So, a tough, exhausting week. But sermon is written, waiting for me to tweak it, format it, and get it on my iPad.

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      1. Beating of the Bounds is a ritual from the medieval church where they marked the church property by going outside and saying prayers at each of the directions – North, South, East, West, using will beating drums and or beating of branches to mark the boundaries. It was a prayer for prosperity, good harvest, and God’s blessing.

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  5. I’m re-entering the RCL after 4 years in the Narrative Lectionary. It’s good to be back! Although I sure did think I had more Trinity Sunday sermons to look back on than I seems to be the case.

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  6. I am using Acts this summer so not Trinity wrangling this week for me. This interim position is close to end of their small addition and remodeling project so Acts seems to be a good fit for living into using this new space with intention to the future and continue to think about church outside the walls.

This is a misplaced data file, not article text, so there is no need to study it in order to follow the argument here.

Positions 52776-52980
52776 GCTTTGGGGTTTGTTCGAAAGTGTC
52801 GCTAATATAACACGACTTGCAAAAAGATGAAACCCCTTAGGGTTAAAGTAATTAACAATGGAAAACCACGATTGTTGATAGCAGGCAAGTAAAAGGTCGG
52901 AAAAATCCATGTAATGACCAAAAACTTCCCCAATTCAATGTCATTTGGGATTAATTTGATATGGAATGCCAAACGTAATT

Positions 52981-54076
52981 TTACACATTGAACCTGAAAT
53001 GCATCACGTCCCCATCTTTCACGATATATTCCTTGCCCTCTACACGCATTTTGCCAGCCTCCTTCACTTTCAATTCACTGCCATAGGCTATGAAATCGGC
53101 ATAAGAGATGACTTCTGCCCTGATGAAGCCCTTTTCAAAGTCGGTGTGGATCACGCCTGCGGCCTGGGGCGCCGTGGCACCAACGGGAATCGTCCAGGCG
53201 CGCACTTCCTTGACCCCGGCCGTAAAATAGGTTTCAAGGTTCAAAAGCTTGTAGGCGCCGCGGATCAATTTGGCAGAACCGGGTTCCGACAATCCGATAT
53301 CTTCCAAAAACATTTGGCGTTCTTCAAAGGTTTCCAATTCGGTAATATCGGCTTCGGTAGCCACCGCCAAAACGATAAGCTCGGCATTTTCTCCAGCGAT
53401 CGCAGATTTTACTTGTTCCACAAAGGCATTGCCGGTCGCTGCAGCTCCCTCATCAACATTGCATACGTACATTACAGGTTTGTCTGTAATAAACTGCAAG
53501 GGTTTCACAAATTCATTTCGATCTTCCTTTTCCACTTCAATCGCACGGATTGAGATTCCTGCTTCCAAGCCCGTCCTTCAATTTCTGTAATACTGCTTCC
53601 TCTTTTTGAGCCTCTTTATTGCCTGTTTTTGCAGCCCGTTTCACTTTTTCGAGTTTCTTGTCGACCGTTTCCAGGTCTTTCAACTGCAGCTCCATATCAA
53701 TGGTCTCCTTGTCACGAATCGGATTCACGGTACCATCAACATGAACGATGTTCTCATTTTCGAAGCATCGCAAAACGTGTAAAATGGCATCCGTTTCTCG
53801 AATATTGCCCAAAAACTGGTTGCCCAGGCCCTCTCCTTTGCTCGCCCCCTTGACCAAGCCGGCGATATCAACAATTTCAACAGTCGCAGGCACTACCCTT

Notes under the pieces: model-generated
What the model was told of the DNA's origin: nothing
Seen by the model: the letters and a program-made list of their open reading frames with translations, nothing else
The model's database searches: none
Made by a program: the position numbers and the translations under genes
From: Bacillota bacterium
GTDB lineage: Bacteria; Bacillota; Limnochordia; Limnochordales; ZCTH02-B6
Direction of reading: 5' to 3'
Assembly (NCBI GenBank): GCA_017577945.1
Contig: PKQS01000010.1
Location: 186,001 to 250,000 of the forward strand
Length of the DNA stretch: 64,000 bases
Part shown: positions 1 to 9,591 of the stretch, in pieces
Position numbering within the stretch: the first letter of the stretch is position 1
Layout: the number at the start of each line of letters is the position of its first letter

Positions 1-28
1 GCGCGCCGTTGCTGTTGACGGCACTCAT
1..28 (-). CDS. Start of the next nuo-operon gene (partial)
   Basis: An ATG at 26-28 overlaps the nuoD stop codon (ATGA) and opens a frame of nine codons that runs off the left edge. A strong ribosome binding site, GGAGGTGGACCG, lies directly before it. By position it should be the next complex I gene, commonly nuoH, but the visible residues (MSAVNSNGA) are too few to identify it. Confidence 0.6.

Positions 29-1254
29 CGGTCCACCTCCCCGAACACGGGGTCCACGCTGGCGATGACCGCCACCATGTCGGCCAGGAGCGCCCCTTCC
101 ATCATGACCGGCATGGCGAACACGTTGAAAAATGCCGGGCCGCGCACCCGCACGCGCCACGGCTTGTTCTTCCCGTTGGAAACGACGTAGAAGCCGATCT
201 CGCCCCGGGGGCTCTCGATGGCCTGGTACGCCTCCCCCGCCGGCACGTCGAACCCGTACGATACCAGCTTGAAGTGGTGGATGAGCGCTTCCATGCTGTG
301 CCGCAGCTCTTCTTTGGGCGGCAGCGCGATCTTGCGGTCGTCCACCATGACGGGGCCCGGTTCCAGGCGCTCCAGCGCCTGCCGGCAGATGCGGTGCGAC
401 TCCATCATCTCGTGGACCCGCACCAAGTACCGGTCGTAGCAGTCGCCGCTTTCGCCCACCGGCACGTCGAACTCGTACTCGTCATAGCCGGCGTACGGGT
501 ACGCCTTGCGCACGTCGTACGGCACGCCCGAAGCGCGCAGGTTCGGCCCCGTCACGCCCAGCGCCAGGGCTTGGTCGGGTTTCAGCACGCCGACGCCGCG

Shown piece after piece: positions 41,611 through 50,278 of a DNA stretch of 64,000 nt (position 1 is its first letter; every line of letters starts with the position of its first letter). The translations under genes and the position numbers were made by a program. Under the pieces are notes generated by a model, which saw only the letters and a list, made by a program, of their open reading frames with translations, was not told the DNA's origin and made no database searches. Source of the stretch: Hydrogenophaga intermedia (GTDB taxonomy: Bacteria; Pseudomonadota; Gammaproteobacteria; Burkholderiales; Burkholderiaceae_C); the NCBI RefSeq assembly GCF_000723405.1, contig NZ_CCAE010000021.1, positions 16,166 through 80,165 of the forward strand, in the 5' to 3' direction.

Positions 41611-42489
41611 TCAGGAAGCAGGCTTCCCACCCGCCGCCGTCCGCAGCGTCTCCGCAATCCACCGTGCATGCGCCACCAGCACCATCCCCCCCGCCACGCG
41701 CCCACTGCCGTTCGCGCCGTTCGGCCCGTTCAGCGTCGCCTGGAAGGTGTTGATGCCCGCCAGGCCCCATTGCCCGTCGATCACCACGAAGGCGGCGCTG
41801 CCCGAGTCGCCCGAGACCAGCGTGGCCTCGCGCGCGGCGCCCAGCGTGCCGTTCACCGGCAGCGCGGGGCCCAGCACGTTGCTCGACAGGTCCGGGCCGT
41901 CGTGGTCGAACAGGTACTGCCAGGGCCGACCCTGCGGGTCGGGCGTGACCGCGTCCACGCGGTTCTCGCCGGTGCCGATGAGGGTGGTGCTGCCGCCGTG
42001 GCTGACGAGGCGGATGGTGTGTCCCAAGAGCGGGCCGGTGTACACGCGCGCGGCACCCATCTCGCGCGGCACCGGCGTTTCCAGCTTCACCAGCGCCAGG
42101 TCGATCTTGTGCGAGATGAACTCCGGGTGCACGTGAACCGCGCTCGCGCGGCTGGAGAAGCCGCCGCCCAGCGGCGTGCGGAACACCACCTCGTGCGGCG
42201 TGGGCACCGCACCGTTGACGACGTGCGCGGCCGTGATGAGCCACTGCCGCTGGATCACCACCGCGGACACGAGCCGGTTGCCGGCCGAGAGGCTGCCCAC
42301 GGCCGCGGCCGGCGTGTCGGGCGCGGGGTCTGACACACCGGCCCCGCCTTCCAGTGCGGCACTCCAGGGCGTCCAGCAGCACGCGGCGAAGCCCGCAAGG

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    1. Thanks! I like your brief notes about the potential dangers of focusing only on one person of the Trinity. I’m hoping to start my sermon with something similar, so your sermon provides good inspiration 🙂

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  7. I seem to be the only person who is sticking with the NL summer series – Psalms. the first is Ps100 – so lots of joy and Thanksgiving…
    Difficult balance – do I ignore the GE that just happened? Mention it and try to remain really neutral?
    I do not know – I do know that the congregation is split between conservatives and socialists; unionists and independents… so some will be delighted; others relieved and others still frustrated.

    With the kids I am on firmer ground – I have chosen to sing lots of versions of Ps100; and to read it from The Message and the AV (KJV if you’re not in Scotland) – to illustrate joy I will be secreting the bubble maker and have a conspirator turn it on when I reach the line “bring a gift of laughter…” bubbles make us joyful and laughing all at once

    I think – I will probably veer towards celebrating things which bring us joy in the sermon with only a passing reference to politics – ugh.

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    1. I did a Psalms series in Lent and really enjoyed it. I had not otherwise preached on Psalms very often. I think a time of celebrating joy would be very refreshing!

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    2. Sounds like you’ve got wonderful ways to share the message of the Psalm! In tumultuous times, in a divided congregation, the prayers may be the most appropriate place to name the election – so that you’re not ignoring it, but also not giving commentary, simply asking for God’s presence.